I don't think we are going to be moving away from a society of individuals anytime soon, and honestly I'm okay with that, and even prefer it in many ways. There is a reason people move away from the small towns they grew up in. I don't know if I have an answer for society as a whole, but I have found ways to "make community" and evade isolation as a stay at home mom in our modern world.
First, I've found that a little mindfulness meditation goes a long ways towards removing the feeling of "other" when talking to people I encounter during my day. Wherever there are people, there are friends. Maintaining a feeling of shared humanity virtually eliminates the pining I used to feel for needing to see my old friends often (many of whom have moved away, or don't have kids, so our time together is spotty at best).
Even though it can seem like a frivolous expense, frequenting your neighborhood cafe is a great way to meet people. I spent a couple years as a barista in a small neighborhood cafe, and was moved to tears several times by the beauty and quality of community building that space seemed to provide. My boss used to say, "Saving the world, one cup at a time." And I totally agree with that sentiment. Being in the same place at the same time day after day is key. Friendships aren't hunted, they form organically by shared experience, time and space.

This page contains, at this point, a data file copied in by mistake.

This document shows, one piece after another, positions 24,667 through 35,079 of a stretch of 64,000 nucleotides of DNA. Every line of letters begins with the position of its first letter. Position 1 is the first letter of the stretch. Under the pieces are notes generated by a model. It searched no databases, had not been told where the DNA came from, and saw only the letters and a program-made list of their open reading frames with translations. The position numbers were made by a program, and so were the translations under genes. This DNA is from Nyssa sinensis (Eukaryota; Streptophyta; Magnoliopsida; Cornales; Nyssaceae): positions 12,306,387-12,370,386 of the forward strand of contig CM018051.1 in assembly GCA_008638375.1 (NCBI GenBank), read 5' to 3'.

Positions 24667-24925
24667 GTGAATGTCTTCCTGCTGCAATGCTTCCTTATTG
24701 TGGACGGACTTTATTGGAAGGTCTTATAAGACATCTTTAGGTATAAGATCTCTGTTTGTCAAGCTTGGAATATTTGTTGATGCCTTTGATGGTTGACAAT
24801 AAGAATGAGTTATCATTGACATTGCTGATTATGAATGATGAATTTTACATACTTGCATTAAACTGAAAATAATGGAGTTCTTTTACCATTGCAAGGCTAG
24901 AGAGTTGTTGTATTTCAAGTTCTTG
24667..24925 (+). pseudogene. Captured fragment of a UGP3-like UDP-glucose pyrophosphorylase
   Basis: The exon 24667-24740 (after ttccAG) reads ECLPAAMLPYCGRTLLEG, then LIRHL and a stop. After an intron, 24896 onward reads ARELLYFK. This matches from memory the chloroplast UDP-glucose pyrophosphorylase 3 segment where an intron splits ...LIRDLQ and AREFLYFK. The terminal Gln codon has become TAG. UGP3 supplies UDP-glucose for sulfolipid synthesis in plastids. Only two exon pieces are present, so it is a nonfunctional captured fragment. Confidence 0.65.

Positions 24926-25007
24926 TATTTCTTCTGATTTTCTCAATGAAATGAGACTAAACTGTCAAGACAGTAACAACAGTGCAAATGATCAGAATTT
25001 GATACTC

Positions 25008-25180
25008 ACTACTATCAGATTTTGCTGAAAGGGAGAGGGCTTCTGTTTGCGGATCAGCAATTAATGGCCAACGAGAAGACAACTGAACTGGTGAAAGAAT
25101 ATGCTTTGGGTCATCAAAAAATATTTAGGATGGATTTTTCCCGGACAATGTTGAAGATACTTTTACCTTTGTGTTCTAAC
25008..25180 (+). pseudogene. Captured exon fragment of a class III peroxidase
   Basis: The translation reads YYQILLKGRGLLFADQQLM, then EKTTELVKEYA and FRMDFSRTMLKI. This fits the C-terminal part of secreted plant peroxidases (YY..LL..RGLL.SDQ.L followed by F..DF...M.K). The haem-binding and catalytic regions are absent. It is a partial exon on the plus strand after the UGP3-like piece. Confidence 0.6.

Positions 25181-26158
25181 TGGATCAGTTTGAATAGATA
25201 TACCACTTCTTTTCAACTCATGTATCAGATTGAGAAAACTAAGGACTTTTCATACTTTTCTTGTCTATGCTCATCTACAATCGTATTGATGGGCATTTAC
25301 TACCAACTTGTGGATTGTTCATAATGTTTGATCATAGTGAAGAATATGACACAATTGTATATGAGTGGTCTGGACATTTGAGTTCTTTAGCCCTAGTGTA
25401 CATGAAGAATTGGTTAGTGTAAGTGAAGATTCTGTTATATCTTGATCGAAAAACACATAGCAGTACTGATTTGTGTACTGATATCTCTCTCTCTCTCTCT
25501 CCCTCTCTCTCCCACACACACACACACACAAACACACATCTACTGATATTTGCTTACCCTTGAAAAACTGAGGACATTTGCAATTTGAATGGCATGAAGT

I never thought a box store would provide a sense of community, but our local Barnes & Noble has a train table that seems to have united most of the families with toddlers in our neighborhood. Being stuck in the kids' section with other parents has inspired many conversations, and even spontaneous book discussions. One B&N employee told me he runs into customers just working in his yard, and the kid's yell, "Hi book guy!" as they walk by.
In our neighborhood, several families have started restaurants and neighborhood kids play with the owner's kids while they wait for dinner. I've been really impressed by the energy the "family first" pizza place has brought to the neighborhood. Their hours reflect what they are able to offer and still function as a family, and not surrendering themselves to idea that you have to constantly accessible to stay in business. They often have to close early because they've sold out of pizza, so I think they'll be okay, and I'm proud of them.
What we really need is policy reform that respects mother and child as a single unit and provides a means of survival for the first 2-3 years, rather than 6-12 unpaid weeks. A pump isn't a baby, and even if you have a progressive work place that supports pumping, supply can still suffer because the whole operation works best with pheromone feedback between mama and baby. I think not being able to find much work after my son was born was actually a blessing, even if it sucked in the bank account department.
Creating a small scale gift economy or barter economy can bring people together too. Share your harvest, talents, and time. I offer my garden up to my neighbor to pick whatever she wants, and barter lip balm and lotion bars whenever possible. I also offer a barter option for clients when I get real work.
I haven't tried this myself yet, but I often spend Sunday preparing meals for the week, and I know some people swap a portion of what they are making with other families to have more variety.